Motivations, challenges, horror stories and opportunities: Experiences of diffraction data management, archival and publication at the UK National Crystallography Service

Simon J. Coles

UK National Crystallography Service, Chemistry, Faculty of Natural and Environmental Sciences, University of Southampton, Highfield, Southampton, SO17 1BJ, UK

Abstract

 The UK National Crystallography Service (NCS) provides data collection and full structural analysis services on small molecules and is a `Mid-range Facility' operating between the local research laboratory and the national synchrotron. The NCS has driven large-scale data management projects starting with CombeChem [1] and evolving to arrive at the Web2.0 world we work in today and the laboratory houses the most powerful laboratory-based small molecule diffractometer in the world. This level of service support has significant implications for the management, archival and publication of the diffraction data and structural results produced [2]:

1) Scale and volume (management): The NCS generates approximately an order of magnitude more data than the conventional research laboratory - this means that simply writing data to 'local' disks and labelling them has not been an option for many years. There is a difference in the approach to data management of diffraction images as opposed to derived and results data and as such we have adopted more conventional long-term storage options for these.

2) Scale and volume (dissemination): Generating so much data produces the follow-on issue of trying to publish and disseminate it. Derived and results data are stored and made available through information management, electronic laboratory notebook and repository systems - these are permanently available to authorised users, or in some cases openly online (http://ecrystals.chem.soton.ac.uk/). Managing raw data is rather more complicated and will be discussed in detail.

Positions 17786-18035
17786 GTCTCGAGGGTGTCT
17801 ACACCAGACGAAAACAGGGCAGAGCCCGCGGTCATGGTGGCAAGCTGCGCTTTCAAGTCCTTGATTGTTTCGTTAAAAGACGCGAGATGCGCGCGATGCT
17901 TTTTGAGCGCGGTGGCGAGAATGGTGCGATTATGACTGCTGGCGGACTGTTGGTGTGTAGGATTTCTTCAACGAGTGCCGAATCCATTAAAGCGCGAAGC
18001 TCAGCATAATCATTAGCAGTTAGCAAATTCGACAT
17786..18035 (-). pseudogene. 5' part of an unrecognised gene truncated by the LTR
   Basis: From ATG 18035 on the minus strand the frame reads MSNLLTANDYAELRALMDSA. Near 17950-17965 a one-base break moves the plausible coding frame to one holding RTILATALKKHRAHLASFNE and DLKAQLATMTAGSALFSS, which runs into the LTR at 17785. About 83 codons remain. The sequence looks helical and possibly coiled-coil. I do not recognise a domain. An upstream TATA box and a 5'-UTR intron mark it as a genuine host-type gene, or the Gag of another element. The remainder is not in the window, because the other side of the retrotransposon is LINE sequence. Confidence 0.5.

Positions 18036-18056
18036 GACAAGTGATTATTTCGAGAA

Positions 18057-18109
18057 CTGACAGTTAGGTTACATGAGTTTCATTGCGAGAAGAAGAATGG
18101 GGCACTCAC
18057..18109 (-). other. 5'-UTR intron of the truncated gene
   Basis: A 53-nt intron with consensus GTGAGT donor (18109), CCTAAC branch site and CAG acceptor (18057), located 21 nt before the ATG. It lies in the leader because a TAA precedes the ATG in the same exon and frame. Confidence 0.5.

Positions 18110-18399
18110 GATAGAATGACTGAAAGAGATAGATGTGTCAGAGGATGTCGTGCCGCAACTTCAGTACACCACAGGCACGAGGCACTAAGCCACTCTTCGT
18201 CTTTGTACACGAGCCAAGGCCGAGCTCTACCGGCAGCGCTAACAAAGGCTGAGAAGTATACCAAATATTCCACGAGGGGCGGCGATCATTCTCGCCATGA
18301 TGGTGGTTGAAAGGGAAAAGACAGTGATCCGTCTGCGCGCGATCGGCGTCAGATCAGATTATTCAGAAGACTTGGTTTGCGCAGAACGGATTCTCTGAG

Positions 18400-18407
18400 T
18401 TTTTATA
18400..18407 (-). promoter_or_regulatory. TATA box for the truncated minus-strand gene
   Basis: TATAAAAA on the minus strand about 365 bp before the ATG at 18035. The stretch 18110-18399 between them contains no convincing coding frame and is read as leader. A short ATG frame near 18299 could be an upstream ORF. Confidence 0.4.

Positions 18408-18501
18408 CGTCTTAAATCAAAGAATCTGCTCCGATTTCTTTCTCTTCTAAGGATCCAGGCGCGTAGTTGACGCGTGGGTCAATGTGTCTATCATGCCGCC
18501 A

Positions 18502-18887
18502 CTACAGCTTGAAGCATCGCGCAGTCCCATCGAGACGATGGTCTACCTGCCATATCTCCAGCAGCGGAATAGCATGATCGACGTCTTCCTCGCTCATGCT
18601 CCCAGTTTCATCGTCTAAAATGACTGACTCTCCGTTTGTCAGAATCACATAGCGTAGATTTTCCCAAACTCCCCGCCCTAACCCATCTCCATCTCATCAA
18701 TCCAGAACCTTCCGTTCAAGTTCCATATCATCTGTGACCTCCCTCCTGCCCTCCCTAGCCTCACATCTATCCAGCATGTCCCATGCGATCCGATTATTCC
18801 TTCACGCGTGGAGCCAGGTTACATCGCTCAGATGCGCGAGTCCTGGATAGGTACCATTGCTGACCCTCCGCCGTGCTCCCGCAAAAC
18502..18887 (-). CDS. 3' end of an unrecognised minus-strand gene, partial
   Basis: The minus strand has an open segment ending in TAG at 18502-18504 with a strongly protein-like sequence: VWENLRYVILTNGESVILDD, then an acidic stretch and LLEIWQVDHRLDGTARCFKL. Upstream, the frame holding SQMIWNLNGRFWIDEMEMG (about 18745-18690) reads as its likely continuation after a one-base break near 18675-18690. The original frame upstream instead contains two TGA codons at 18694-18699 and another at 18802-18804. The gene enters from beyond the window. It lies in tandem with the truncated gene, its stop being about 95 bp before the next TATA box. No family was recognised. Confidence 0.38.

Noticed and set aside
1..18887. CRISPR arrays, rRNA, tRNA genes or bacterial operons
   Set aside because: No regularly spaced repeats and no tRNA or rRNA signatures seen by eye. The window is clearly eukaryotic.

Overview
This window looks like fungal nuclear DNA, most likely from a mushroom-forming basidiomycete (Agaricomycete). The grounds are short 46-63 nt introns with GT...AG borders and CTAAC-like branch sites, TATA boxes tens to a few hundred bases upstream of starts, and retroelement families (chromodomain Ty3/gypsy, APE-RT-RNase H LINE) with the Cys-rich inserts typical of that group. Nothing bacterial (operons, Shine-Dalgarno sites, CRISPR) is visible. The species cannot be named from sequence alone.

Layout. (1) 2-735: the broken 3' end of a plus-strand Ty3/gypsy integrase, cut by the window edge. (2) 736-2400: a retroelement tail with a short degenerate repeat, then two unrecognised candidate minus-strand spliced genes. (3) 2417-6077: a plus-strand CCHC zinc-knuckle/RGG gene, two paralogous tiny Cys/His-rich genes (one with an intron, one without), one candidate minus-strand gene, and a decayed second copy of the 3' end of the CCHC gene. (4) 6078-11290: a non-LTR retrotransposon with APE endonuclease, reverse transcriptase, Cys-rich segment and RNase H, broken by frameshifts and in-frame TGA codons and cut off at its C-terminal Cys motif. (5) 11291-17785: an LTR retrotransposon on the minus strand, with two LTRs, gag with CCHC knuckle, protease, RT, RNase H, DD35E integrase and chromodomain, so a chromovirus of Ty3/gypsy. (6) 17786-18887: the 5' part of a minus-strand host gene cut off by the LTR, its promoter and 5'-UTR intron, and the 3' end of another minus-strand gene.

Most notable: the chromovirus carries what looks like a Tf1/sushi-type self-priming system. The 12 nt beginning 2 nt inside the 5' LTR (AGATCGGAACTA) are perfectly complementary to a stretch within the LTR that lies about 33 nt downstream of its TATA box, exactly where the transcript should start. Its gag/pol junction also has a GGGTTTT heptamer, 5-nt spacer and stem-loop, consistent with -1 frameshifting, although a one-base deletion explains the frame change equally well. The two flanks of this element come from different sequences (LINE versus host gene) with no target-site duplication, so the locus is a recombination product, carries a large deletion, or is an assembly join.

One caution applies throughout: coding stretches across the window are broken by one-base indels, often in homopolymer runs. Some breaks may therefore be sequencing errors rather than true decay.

3) Accountability: As service providers we have a 'duty of care' for the diffraction data we collect on behalf of others - it is often many years before a collaborator comes back to the NCS and points out a problem with the analysis or wishes to publish the results. Moreover, as a large scale service operating in the modern age we are now moving into a policy-driven era of 'Service Level Agreements' and 'Terms and Conditions of Use', where we must commit to long term archival and curation of data on behalf of our users.

4) Disciplinary differences: As research becomes ever more inter- or multi-disciplinary, the systems we put in place for a particular discipline don't necessarily support the working practices and culture of others - the NCS laboratory now also houses instrumentation supporting macromolecular crystallography and materials science.

5) Institutional boundaries: The NCS provides data for researchers working in other institutions and operates out of both university and synchrotron facilities - this means data management crossing different technical, administrative and cultural boundaries.

[1] S.J. Coles, J.G. Frey, M.B. Hursthouse, M.E. Light, A.J. Milsted, L.A. Carr, D. DeRoure, C.J. Gutteridge, H.R. Mills, K.E. Meacham, M. Surridge, E. Lyon, R. Heery, M. Duke & M. Day, An E-Science Environment for Service Crystallography - from Submission to Dissemination, J. Chem. Inf. Model., (2006), 46, 1006-1016.

[2] S.J. Coles & P.A. Gale, Changing and challenging times for service crystallography, Chem Sci., (2012), 3, 683-689.